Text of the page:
San Jose’s Goal of Zero-Emission All-Electric Buildings
San Jose’s Reach Code establishes an augmented standard for new construction to be zero-emission all-electric buildings, encouraging the specification of electric equipment such as space heating, water heating, cooktops, and so on. The Reach Code falls short of an outright ban on gas and gas equipment. Buildings designed with gas must still comply with prescriptive measures that make the building capable of being all-electric in the future. They are also burdened with a more energy-efficient baseline to be considered Code compliant.
More information about San Jose’s Reach Code can be found here: https://rb.gy/pkolvn
Last week, Scientific American magazine committed to scrap the term “climate change” for “climate emergency” to be more consistent with the position of the scientific community it serves. It is generally believed today that current trends in sustainable business and government policy will get us nowhere near the Paris 2015 Agreement on carbon emission reduction goals.
It is with great excitement we share that our first K-12 Mass Timber project has been approved by DSA and will soon be under construction. Prospect High School, in Campbell Union High School District, will soon be transformed with the addition of two, single story buildings and approximately 1.5 acres of site work that will seamlessly connect with the existing campus and add approximately 20,000 SF of indoor and outdoor learning areas.
The importance of nature and biophilia for student health and wellness was a major focus for this project and the designs truly reflect that commitment. A strong indoor-outdoor connection was woven into the design, and Cross Laminated Timber, a natural, renewable, sustainable, and low carbon footprint material, was used for the roof structure. It creates a warm, pleasant and biophilic space that promotes an increase in student performance as well as boosts the energy level and overall well-being of the occupants. The classroom project is estimated to be completed and ready for the 2022-23 school year.
Project highlights include:
Today is National HVAC Tech Day! This unsung group of pandemic heroes has earned our gratitude for their hard work keeping us cool in the summer, warm in the cooped-up winters, and the air fresh all year round. Now, at the close of the pandemic, they are working tirelessly to help reopen our schools. Soon, HVAC techs will be working at the San Mateo Foster City School District. The HVAC Upgrade Project will efficiently provide a healthy, comfortable environment for all the students and staff of the district. #NationalHVACTechDay #UnsungHeroes #LastingPositiveImpact #SchoolDesign #K12Design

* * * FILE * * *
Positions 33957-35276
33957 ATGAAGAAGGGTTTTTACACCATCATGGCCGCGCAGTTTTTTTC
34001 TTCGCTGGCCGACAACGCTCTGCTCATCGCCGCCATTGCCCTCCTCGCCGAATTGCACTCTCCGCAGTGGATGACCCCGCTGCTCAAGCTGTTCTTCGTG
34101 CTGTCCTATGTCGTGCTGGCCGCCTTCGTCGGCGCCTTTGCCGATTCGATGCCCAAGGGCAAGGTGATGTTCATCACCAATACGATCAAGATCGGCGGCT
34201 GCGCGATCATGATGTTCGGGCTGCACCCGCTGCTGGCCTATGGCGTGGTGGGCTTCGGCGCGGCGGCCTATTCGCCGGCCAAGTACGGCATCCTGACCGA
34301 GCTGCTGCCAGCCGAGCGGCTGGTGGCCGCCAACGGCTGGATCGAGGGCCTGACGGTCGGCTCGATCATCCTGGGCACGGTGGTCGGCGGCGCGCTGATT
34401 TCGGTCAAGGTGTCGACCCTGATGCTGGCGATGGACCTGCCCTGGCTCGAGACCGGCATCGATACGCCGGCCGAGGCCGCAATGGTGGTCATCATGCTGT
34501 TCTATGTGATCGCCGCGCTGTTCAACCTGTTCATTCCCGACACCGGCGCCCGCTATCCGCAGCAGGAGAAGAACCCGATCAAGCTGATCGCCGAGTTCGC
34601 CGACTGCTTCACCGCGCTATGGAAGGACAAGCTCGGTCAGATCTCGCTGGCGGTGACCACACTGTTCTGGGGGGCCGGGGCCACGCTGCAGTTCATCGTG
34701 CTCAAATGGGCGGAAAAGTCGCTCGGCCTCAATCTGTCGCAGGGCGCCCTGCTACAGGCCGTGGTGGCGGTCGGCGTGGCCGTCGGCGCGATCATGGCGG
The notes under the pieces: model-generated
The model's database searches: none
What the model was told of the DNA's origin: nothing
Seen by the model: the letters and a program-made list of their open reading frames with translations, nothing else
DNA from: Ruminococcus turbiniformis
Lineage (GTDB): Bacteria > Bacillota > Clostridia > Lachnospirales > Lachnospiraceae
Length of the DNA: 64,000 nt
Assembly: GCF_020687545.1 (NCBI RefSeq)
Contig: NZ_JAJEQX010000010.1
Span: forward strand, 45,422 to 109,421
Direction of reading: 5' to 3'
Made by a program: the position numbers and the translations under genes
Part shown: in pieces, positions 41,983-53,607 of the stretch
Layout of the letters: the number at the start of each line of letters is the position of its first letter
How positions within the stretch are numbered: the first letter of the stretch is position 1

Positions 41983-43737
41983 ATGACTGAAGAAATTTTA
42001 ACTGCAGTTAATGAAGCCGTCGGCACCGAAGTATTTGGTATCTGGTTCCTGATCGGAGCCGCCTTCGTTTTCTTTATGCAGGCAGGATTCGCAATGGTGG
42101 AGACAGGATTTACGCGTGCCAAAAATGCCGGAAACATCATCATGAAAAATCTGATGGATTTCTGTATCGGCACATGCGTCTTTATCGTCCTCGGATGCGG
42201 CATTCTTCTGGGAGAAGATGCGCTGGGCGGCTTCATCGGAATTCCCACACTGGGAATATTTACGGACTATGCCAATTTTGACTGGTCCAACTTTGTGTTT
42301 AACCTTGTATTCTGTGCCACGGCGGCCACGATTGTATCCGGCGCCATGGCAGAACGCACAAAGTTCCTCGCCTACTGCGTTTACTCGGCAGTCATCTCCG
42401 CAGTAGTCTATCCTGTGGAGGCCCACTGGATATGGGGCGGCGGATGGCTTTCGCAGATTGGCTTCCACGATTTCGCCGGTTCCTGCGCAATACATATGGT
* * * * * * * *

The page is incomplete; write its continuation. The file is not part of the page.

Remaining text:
For more information, you can visit their official website at https://hvactechday.com/
The road to reversing climate change is bumpy and the destination will be arrived at through both new behaviors and new technology. We will all have to trade in some habits and beliefs for some new and possibly uncomfortable ideas. As cities, counties and the states consider legislation to mandate the elimination of gas infrastructure in new construction, many commercial industries and their architects, engineers, developers, and builders are investigating the impact these new rules will have on their operations. As an architect that has designed several Zero Net Energy/Emissions buildings, I can unequivocally declare that the technology exists to decarbonize today, and it has existed for quite some time. So, what is the hold up? Short answer: economics and, simply put, change is hard.
One area that has felt heat in the debate recently is the commercial kitchen industry. The basic technology of the commercial kitchen has not really changed in the last half century, and it continues to be an unhealthy and dangerous place. Nevertheless, there is a lot of tradition back there behind the service counters and swinging doors. Not all traditions are bad, especially when perfecting a great meal, but preconceptions that limit change for the better ought to be questioned.
Need To Know:
The conclusion from the facts above is that electrification is coming, and it is a good thing, both for the environment, and for our health. I recognize that from some perspectives it is does not always seem so. It will mean capital investment, and it will mean operational change. What about all the new equipment we must buy? Will I have to retrain my crew, learn new methods, and create new menus? One large kitchen manager I spoke to declared, “The challenge is that it’s a different way of cooking and it takes getting used to”. By 2035, all kitchens will be electric, gas will not be allowed, so it is not a matter of if, but when. My contention is that once the transition has been made, the worries will be distant memories, and we may even chuckle at the thought of the arguments we once made.